He says he hasn't crashed in 15 years - Hey Jackass! Just because you're 15 and have never ridden a bike is no reason to brag!
Please, please, go get a bike and ride with no helmet. Do us all a favor.
Then again, Sarnali, maybe I'm wrong. Certainly the attitude is straight out of latent homos 'r us. And when I asked my mom about him, she did say he couldn't get it up without shemale porn. She's a ***** liar, though.
Totally reckless could be classified as riding a motorcycle in a sea of cars. One man's meat is another's poison. Thank God we all don't have your attitude or motorcycles would have been banned shortly after inception.
dx response reveals much. The point was that even someone with riding experience in the 99th percentile and a known expert rider, riding carefully can and did fall and fall HARD. And the full face lid saved the day - and face.
The link to Jeff Dean's site has a helmet schematic with zones of probable impact outlined from a recent study done in Germany. Without checking the Dean site again, as I recall, but wearing a half, dx is giving up 40% or so of the protection he is likely to need one of these days....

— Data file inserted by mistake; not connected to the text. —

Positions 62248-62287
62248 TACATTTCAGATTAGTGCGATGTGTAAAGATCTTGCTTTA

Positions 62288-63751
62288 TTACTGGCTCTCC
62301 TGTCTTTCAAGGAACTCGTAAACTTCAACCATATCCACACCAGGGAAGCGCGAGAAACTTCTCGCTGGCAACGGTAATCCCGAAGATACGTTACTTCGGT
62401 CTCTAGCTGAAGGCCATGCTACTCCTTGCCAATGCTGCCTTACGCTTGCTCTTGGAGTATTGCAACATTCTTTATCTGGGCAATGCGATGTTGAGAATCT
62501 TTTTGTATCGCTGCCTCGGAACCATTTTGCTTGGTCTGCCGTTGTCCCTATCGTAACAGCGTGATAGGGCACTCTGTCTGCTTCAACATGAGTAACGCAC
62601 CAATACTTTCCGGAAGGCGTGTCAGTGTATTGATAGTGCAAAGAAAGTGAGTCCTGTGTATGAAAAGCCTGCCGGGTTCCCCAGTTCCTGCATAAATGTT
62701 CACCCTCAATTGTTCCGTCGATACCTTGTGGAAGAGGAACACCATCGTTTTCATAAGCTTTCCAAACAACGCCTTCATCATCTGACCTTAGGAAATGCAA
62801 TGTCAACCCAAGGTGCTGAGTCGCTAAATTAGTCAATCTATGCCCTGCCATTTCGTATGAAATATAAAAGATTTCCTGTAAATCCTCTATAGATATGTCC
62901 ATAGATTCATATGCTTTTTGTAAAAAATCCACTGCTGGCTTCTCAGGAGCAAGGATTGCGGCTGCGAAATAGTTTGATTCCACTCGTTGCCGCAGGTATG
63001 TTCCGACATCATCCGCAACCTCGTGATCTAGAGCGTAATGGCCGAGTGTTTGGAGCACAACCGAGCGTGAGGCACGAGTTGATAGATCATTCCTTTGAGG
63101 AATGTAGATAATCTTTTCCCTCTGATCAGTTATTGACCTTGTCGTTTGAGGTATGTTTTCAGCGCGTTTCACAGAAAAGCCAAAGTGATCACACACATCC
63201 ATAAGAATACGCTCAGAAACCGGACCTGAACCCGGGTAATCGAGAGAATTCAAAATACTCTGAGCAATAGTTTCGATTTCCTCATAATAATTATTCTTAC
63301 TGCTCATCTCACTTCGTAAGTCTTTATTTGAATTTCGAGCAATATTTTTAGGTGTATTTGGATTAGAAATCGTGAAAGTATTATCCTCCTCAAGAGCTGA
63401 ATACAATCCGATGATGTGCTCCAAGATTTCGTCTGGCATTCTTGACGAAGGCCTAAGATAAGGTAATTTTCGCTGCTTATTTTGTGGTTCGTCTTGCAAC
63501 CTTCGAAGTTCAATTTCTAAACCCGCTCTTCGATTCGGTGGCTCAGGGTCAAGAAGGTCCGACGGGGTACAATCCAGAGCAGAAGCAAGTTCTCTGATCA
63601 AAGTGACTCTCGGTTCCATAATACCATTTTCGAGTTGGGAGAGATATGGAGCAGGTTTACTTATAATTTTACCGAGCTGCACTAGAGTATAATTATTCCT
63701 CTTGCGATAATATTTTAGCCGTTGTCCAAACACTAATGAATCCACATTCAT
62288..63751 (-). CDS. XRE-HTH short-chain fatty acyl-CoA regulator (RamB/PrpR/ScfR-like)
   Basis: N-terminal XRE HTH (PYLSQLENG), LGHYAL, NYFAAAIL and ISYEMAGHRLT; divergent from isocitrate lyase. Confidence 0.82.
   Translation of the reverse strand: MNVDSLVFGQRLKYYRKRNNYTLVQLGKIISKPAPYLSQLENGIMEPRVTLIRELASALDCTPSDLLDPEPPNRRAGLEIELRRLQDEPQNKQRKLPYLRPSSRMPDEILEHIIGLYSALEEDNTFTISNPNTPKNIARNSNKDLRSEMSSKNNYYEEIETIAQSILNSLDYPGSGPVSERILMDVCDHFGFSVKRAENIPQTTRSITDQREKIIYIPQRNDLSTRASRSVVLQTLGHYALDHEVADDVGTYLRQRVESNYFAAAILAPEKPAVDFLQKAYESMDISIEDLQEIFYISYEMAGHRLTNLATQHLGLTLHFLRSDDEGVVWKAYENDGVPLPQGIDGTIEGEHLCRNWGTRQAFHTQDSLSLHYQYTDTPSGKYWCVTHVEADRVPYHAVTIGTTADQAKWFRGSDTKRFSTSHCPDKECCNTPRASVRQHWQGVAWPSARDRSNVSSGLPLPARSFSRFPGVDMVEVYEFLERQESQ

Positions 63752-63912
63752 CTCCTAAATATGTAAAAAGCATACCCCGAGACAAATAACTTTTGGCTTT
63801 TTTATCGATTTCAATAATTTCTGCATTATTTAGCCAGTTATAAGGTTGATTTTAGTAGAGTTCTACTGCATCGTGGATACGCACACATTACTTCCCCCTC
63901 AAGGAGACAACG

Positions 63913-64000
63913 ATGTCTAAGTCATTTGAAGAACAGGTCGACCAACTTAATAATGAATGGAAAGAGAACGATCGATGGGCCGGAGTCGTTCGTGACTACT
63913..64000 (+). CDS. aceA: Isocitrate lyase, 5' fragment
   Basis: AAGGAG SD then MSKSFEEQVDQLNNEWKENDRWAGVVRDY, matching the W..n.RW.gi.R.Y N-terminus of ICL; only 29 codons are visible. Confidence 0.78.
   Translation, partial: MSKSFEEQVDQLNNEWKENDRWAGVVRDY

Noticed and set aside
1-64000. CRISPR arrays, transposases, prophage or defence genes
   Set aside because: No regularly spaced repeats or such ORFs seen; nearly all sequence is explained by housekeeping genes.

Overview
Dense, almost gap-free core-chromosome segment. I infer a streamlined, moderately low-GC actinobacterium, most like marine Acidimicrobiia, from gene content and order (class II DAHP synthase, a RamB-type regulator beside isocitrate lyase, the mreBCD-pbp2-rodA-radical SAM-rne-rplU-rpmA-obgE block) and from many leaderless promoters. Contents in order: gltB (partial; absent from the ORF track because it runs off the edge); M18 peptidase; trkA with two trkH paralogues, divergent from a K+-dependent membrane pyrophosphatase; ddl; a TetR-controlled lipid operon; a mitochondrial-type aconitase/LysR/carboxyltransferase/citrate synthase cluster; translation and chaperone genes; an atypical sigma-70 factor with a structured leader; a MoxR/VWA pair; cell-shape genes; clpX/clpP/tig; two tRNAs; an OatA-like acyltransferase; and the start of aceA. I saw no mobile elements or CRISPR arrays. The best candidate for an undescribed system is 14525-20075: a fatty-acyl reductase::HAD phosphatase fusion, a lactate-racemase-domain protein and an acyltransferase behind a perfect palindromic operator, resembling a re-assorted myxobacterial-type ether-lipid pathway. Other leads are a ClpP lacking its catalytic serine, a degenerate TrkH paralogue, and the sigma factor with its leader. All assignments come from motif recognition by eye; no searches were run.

Years ago, Cook Nielson wrote an editorial in CYCLE that went something like this: Cook fell, Phil fell....then he went on for about a full page listing everybody in the Motorcycle World who is anybody noted that "they fell too" and ended with "and you will, too".
dx don't plan on falling. HAH! Neither does anyone else. Nor did I. And I did. Twice. In a 6 month period. 10 years into 35 years of riding. Never fell before that and never since...
Too bad this good info don't fit your tiny paradigm.
As a final point to those who proposed not to allow public funds for care of individuals who crash a motorcycle without a helmet:
1. First, it's interesting, but would never, ever fly. Bleeding heart sentiment would win everytime. There would be pictures of disabled bikers in the paper every day saying, "Aren't I human, TOO? Now I've got all these bills. . ." And people would cry.
2. Removing public funding wouldn't stop them from receiving care anyway, if it's some eugenic argument you're shooting for. My hospital doesn't see an enormous amount of Medicaid patients as a result of our location (compared to inner-city), but we, like all other hospitals, tend to collect about 65-70% of our charges in a good day. The average motorcyclist is probably not eligible for Medicaid. He might not be able to afford insurance, but that doesn't mean Medicaid eligibility by a long shot. So, he comes in uninsured, guess who eats it every time? That's right, you do, Mister Consumer! That's why you pay $2 for a 4x4 gauze pad and $6 for a dose of Extra-Strength Tylenol. It's because we never get money from a third of folks who receive care. And legally, we cannot deny emergency care to anyone, under any circumstances, as things stand currently. Nor would I. Just some financial food for thought. . .